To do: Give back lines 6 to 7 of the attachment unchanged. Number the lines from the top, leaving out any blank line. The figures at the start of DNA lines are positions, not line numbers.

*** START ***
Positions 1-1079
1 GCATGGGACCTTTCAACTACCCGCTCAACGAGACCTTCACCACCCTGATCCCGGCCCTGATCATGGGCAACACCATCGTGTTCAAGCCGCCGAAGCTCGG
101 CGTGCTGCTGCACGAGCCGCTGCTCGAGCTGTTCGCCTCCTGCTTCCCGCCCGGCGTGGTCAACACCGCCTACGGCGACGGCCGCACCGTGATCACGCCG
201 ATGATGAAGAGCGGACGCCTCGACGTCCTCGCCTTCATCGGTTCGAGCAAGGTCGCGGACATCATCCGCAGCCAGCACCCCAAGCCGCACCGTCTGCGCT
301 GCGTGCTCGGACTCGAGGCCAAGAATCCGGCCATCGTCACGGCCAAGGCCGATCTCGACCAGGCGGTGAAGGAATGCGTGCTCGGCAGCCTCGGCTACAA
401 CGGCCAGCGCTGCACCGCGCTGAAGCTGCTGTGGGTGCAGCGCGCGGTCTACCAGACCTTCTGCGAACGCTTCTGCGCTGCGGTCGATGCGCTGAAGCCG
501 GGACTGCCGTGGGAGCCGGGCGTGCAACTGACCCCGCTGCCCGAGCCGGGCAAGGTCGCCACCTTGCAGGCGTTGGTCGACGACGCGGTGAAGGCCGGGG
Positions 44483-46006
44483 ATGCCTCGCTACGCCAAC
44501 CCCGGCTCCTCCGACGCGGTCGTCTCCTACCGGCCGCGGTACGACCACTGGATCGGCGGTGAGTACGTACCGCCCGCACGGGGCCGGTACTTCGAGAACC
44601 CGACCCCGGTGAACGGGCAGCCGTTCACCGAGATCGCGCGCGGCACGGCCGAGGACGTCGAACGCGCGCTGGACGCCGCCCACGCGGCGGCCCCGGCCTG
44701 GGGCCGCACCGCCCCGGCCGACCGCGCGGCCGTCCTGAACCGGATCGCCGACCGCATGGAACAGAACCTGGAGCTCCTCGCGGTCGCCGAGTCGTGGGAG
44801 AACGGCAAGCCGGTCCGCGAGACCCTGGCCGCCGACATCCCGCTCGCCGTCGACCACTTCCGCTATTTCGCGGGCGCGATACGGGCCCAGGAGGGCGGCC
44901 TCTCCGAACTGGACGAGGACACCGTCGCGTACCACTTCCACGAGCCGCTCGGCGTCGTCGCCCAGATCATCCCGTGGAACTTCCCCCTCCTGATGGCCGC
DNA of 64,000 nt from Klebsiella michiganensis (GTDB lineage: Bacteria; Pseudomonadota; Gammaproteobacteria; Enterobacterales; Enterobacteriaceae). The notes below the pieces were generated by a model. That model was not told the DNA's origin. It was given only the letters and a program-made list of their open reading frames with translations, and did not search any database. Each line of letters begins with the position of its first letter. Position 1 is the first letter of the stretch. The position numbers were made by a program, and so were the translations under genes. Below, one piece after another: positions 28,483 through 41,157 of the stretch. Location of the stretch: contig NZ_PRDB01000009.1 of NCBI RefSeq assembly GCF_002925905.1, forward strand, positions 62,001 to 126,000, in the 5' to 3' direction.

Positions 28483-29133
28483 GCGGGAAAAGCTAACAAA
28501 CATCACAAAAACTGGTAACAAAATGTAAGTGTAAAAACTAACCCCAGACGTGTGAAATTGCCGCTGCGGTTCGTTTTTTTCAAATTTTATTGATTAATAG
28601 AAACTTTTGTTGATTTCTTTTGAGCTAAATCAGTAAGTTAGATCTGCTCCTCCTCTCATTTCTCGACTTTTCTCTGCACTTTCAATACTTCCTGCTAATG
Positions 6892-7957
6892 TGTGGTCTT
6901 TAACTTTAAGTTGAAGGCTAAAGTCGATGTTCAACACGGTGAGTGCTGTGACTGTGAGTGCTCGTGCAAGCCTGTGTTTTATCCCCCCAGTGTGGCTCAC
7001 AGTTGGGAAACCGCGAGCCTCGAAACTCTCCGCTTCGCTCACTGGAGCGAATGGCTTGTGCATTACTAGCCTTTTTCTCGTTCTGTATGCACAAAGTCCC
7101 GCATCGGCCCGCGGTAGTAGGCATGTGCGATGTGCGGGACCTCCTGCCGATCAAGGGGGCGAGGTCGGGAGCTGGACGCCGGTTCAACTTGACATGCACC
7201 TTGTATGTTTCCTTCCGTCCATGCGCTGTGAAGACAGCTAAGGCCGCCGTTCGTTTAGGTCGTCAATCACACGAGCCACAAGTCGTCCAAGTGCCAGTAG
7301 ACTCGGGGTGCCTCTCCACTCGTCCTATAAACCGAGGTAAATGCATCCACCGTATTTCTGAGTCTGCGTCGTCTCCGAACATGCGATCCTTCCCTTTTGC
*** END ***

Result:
401 CGGCCAGCGCTGCACCGCGCTGAAGCTGCTGTGGGTGCAGCGCGCGGTCTACCAGACCTTCTGCGAACGCTTCTGCGCTGCGGTCGATGCGCTGAAGCCG
501 GGACTGCCGTGGGAGCCGGGCGTGCAACTGACCCCGCTGCCCGAGCCGGGCAAGGTCGCCACCTTGCAGGCGTTGGTCGACGACGCGGTGAAGGCCGGGG